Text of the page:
'These victims were vulnerable workers who deserved far better from their employers'
New Zealand's workplace safety watchdog lamented the higher proportion of Māori, Pacific peoples, and migrant workers getting harmed while at work.
"These victims were vulnerable workers who deserved far better from their employer. It is fundamentally wrong that harm rates are worse for Māori, Pacific peoples, and migrant workers," said WorkSafe's area investigation manager, Danielle Henry, in a statement.
"New Zealand needs to do better."
In New Zealand, there are 103 work-related injury claims for 1,000 Māori full-time employees, and 100 Pasifika claims for every 1,000 workers, Stuff reported, citing WorkSafe and the Accident Compensation Corporation.
Bakery's workplace safety blunder
WorkSafe's statement came after West Auckland-based Bakeworks Limited got recently sentenced for health and safety failures that left two employees injured.
The first injury took place in January 2021, where an employee severed four fingers when her hand was caught in a seed grinding machine.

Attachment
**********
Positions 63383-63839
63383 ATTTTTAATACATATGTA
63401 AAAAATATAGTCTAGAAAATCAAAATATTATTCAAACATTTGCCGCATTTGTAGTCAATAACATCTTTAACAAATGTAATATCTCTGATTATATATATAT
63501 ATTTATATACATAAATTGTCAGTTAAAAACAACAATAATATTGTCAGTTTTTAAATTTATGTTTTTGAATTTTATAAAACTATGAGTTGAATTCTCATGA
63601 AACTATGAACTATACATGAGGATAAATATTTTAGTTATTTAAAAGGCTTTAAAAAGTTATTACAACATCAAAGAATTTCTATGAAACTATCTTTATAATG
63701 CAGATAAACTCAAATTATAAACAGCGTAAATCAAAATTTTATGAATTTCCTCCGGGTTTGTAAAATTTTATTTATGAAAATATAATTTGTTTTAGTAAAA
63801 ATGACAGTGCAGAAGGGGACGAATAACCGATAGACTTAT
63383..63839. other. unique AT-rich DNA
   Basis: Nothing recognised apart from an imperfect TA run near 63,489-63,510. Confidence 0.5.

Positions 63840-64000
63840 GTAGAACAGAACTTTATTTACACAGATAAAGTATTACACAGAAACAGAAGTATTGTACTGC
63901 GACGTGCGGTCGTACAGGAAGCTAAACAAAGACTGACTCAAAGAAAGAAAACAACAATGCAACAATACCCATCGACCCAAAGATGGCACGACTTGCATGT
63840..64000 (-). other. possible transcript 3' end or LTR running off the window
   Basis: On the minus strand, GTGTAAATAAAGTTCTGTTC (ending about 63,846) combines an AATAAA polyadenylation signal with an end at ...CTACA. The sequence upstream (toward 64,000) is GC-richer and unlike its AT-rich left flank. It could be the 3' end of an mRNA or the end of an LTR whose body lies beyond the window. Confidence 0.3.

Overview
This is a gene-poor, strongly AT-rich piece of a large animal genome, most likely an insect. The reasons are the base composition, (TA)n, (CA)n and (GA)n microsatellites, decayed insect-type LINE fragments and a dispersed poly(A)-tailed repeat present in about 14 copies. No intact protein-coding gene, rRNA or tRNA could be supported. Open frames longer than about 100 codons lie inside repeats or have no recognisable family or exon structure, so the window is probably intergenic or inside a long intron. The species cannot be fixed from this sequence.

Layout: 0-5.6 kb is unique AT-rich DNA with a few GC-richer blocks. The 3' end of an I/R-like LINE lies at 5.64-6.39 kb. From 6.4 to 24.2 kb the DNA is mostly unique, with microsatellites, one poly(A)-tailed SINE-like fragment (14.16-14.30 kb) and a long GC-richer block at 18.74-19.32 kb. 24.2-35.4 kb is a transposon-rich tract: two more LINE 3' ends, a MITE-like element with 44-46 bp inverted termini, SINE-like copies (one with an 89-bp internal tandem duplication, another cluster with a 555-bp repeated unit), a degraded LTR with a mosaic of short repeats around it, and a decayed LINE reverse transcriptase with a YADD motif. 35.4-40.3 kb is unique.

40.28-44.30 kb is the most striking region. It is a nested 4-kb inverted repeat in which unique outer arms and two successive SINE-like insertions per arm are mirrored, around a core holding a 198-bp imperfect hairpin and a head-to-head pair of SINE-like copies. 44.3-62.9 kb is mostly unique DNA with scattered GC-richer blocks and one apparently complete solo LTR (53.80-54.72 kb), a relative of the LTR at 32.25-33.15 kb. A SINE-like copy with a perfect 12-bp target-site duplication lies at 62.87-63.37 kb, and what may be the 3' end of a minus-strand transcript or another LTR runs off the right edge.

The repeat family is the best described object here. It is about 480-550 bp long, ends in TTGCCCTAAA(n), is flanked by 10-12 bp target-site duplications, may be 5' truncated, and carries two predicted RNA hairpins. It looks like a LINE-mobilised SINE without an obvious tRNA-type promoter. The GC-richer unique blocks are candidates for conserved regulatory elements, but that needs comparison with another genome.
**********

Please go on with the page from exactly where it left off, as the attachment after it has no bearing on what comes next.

This was the employee's first time in using the machine and was not given proper training on how to handle it, according to WorkSafe.
"The worker was unsupervised, and the only training given to her was immediately prior to the incident," WorkSafe said in a media release.
The watchdog's investigation also revealed that the grinder had no safe operating procedure, and its safety guard remains unreplaced despite being broken 18 months before the incident.
The employee has already undergone seven surgeries on her injured hand and remains off work, according to SafeWork.
In another incident six months later, a Bakeworks employee had her fingertip sliced off while using a dough-dividing machine.
WorkSafe's investigation found that the machine's guillotine was freely accessible, and it did not have any safe operating procedure.
Similarly, the victim was also inadequately trained like her co-worker, said WorkSafe. There was also no inspection or maintenance undertaken from the company's end.
"Both of these incidents were entirely avoidable, but to harm a second worker is nothing short of reprehensible when Bakeworks was already on notice of the harm that deficient machine guarding can cause," said Henry.
Bakeworks has been charged twice for violating the Health and Safety at Work Act 2015 and received a fine of $36,000.